The anus is the final 4 cm of the large bowel that opens to facilitate defaecation. While abnormal cells in the anus can sometimes be harmless, they may progress into cancer. Anal cancer is highly treatable if detected early, and the outlook for patients with anal cancer is often better than for other types of bowel cancer. Precancerous and cancerous changes in the anal canal are similar to cervical cancer.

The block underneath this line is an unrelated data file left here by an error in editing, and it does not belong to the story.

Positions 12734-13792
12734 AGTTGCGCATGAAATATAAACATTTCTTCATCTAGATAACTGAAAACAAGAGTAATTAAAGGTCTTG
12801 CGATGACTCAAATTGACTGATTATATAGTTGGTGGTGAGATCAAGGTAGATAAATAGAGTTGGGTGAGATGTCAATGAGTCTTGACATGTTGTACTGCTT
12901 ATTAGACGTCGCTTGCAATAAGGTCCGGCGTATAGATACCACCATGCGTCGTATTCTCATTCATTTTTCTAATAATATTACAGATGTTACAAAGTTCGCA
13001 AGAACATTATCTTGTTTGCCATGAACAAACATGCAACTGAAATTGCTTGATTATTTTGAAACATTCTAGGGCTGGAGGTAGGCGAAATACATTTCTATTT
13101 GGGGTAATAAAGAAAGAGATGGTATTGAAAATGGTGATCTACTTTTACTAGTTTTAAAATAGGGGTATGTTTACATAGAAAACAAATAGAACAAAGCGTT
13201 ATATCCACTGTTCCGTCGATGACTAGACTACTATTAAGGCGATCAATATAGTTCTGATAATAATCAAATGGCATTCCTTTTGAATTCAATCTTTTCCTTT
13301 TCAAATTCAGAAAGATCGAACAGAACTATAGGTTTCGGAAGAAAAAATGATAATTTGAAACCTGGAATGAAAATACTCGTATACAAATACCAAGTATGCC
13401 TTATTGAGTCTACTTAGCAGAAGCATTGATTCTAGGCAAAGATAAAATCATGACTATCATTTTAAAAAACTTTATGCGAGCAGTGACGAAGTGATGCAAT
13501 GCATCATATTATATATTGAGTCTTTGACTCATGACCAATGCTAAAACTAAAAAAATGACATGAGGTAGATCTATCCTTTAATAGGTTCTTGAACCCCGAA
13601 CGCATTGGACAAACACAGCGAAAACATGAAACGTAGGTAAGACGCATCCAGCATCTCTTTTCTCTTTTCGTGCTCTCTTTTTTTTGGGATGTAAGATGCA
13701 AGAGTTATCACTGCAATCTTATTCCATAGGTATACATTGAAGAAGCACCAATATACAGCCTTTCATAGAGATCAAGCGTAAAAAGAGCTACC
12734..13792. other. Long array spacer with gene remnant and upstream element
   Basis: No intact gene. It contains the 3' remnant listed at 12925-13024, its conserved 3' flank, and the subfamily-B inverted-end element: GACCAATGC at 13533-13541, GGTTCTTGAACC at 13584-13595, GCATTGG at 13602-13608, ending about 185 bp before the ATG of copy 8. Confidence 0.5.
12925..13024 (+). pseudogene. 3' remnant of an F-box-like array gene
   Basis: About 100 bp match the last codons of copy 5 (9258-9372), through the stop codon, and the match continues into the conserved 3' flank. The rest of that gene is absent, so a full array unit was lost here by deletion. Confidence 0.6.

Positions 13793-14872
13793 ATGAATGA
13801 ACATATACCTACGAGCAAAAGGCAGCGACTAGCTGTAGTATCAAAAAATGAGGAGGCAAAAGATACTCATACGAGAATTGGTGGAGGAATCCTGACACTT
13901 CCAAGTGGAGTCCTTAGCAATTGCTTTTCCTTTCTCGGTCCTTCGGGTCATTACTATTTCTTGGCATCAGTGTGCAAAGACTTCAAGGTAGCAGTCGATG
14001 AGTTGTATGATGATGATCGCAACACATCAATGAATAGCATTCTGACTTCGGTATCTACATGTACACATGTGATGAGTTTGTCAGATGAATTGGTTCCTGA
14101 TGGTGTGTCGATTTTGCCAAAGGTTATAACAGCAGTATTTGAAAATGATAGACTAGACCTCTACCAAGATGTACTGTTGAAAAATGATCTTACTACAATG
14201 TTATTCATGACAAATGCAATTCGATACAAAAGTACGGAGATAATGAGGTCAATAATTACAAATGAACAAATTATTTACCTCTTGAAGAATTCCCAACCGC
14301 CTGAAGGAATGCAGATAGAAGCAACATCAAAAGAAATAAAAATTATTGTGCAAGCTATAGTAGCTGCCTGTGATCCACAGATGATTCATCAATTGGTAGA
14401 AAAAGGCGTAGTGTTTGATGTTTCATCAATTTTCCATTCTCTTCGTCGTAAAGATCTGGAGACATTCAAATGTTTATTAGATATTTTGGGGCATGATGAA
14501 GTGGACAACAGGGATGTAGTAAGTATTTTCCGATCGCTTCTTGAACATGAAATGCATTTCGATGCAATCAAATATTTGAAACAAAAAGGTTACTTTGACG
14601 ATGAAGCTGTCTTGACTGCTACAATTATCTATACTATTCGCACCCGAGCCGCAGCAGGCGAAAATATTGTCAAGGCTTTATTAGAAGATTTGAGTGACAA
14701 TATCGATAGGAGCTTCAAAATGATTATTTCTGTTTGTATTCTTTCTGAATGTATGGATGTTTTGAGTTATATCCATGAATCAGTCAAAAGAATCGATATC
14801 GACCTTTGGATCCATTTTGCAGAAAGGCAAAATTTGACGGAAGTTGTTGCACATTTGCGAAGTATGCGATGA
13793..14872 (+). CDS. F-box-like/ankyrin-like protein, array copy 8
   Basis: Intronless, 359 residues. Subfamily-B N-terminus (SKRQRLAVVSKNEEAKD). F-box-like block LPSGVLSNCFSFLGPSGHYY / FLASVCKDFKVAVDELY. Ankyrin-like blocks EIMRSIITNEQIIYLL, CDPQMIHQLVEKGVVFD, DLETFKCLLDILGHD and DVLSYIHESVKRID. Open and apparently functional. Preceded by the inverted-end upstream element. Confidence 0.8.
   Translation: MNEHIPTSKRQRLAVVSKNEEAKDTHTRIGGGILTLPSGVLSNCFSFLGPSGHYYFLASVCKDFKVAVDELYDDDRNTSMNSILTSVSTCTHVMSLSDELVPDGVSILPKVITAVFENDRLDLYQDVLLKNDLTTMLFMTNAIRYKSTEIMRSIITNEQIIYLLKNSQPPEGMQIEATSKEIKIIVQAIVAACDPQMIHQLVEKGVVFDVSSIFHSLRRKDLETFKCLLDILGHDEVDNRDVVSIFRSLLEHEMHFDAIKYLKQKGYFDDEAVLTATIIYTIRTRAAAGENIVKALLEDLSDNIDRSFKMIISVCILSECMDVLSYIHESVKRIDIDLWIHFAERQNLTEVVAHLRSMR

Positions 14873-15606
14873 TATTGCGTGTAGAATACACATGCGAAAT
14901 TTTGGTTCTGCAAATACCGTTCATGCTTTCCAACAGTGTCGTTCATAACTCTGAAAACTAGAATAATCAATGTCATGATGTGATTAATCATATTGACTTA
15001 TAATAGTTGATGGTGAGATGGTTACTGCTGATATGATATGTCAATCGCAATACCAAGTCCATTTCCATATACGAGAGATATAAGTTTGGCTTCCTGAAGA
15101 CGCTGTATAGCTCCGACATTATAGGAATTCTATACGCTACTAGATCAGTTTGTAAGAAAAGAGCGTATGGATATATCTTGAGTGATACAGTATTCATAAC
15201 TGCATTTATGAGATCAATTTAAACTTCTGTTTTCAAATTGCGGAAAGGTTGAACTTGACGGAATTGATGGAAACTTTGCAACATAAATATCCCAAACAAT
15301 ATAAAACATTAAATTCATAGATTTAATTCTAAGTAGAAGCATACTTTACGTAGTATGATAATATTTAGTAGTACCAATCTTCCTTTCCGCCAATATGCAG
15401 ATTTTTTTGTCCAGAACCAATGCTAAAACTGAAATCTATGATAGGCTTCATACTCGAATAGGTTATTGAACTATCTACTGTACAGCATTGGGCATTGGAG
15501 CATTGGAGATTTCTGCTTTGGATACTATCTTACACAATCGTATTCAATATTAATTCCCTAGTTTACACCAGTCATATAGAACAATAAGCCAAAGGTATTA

Anal cancer is rare and accounts for less than 2.5% of all cancers diagnosed in the gastrointestinal tract. Around 250 new cases of anal cancer are detected each year in New Zealand and age is a significant risk factor in its development. In 2015, no cases were reported in New Zealand for people under 29 years and the highest rates were seen in the 70+ age group. After age 50, anal cancer is slightly more common in women.